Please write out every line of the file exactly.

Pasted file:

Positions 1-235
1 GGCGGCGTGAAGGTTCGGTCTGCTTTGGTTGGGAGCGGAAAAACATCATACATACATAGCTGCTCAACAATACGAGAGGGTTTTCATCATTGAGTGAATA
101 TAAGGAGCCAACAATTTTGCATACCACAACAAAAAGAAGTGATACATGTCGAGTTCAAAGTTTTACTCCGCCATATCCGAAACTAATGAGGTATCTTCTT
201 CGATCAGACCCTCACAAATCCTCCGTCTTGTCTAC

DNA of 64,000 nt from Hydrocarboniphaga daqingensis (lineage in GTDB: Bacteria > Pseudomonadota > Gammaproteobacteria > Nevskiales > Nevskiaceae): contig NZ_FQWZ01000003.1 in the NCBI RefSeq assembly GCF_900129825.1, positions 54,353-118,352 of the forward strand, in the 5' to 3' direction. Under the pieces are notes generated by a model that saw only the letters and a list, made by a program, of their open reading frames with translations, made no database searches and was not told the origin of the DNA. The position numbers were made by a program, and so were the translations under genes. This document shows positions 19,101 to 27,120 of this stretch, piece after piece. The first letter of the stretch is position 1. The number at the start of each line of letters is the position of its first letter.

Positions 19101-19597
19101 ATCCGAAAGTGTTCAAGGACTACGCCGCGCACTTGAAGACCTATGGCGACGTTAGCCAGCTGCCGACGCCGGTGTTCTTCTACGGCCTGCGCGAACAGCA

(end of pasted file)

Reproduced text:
Positions 1-235
1 GGCGGCGTGAAGGTTCGGTCTGCTTTGGTTGGGAGCGGAAAAACATCATACATACATAGCTGCTCAACAATACGAGAGGGTTTTCATCATTGAGTGAATA
101 TAAGGAGCCAACAATTTTGCATACCACAACAAAAAGAAGTGATACATGTCGAGTTCAAAGTTTTACTCCGCCATATCCGAAACTAATGAGGTATCTTCTT
201 CGATCAGACCCTCACAAATCCTCCGTCTTGTCTAC

DNA of 64,000 nt from Hydrocarboniphaga daqingensis (lineage in GTDB: Bacteria > Pseudomonadota > Gammaproteobacteria > Nevskiales > Nevskiaceae): contig NZ_FQWZ01000003.1 in the NCBI RefSeq assembly GCF_900129825.1, positions 54,353-118,352 of the forward strand, in the 5' to 3' direction. Under the pieces are notes generated by a model that saw only the letters and a list, made by a program, of their open reading frames with translations, made no database searches and was not told the origin of the DNA. The position numbers were made by a program, and so were the translations under genes. This document shows positions 19,101 to 27,120 of this stretch, piece after piece. The first letter of the stretch is position 1. The number at the start of each line of letters is the position of its first letter.

Positions 19101-19597
19101 ATCCGAAAGTGTTCAAGGACTACGCCGCGCACTTGAAGACCTATGGCGACGTTAGCCAGCTGCCGACGCCGGTGTTCTTCTACGGCCTGCGCGAACAGCA